Sentences to ponder

Medical marijuana dispensary on Ventura Boulev...
Medical marijuana dispensary on Ventura Boulevard in Los Angeles, California, U.S.A. (Photo credit: Wikipedia)

Mark Kleiman shares typically thoughtful and serious thoughts about legalizing cannabis. Too bad thoughtful and serious is so rare where cannabis policy is concerned.

2. Everything has advantages and disadvantages. Cannabis legalization will reduce criminal revenue, intrusive enforcement, arrest, incarceration, and disorder around illicit markets, and enhance personal liberty, consumer choice, and respect for the law, and probably reduce bloodshed in Mexico. It might foster safer and more beneficial practices of cannabis use.

3. Legalization will certainly increase drug abuse, including heavy use by minors. Every adult is a potential source of leakage to minors. And if we insist on making minors consume illicitly-produced pot, we reserve 20-25% of the market for criminals. Much better to tolerate leakage and have a grey-market supply to minors like the current system that provides them with alcohol.

4. The polarized nature of the debate means that both sides wind up spending lots of time denying the obvious.

via How to legalize cannabis « The Reality-Based Community.

Sentences to ponder

by karola riegler photography
by karola riegler photography

Snorting chemicals has a bad rap. But as a method of drug delivery, it may be on the verge of a renaissance. Unlike medications taken orally, intravenously or otherwise, those sniffed up the nose gain direct access to the brain. —Scientific American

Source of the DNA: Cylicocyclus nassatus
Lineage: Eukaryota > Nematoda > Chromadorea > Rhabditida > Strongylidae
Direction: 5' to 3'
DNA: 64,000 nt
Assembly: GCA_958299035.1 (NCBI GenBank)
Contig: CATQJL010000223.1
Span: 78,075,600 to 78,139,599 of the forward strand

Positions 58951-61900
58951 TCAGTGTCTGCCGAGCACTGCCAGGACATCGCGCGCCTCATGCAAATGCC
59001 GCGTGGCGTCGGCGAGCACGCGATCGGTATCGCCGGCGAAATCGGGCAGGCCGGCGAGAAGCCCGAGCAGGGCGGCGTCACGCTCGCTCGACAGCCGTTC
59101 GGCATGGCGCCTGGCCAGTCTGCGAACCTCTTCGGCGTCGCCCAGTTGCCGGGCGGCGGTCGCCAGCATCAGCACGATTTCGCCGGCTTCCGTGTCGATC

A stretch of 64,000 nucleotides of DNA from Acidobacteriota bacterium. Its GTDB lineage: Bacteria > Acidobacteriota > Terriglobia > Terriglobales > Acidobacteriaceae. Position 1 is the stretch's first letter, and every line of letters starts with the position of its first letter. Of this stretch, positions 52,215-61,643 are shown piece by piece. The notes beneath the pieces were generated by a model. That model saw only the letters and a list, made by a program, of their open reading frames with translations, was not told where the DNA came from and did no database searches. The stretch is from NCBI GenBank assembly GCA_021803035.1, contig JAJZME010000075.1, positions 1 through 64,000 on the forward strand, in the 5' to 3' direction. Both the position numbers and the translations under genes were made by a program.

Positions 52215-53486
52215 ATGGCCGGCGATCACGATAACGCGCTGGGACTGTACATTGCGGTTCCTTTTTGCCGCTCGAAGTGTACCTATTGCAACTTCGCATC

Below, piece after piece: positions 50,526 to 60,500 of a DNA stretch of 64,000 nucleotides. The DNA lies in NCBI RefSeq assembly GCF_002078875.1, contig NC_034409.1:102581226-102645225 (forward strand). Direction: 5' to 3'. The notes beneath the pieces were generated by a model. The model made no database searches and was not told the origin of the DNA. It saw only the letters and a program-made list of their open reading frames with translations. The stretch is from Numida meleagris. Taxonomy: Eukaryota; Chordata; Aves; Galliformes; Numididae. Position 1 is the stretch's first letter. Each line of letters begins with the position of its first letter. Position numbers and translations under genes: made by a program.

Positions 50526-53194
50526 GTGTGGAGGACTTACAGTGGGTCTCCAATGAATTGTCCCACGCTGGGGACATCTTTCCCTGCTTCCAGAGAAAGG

Pair this with Bill White’s comment, “I can’t tell you what will become the major drugs of abuse in the future, but I can tell you they are already here and someone will find a new way to use them.”

What happened to the “crack babies”?

English: An intubated female premature infant ...
English: An intubated female premature infant born prematurely 26 weeks 6 days gestation, 990 grams. Photo taken at approximately 24 hours after birth. (Photo credit: Wikipedia)

 

 

Dirk Hansen reports the good news about “crack babies”:

 

In a paper authored by Hurt, Laura M Betancourt, and others, the investigators write: “It is now well established that gestational cocaine exposure has not produced the profound deficits anticipated in the 1980s and 1990s, with children described variably as joyless, microcephalic, or unmanageable.” The authors do not rule out “subtle deficits,” but do not find evidence for them in functional outcomes like school or transition to adulthood.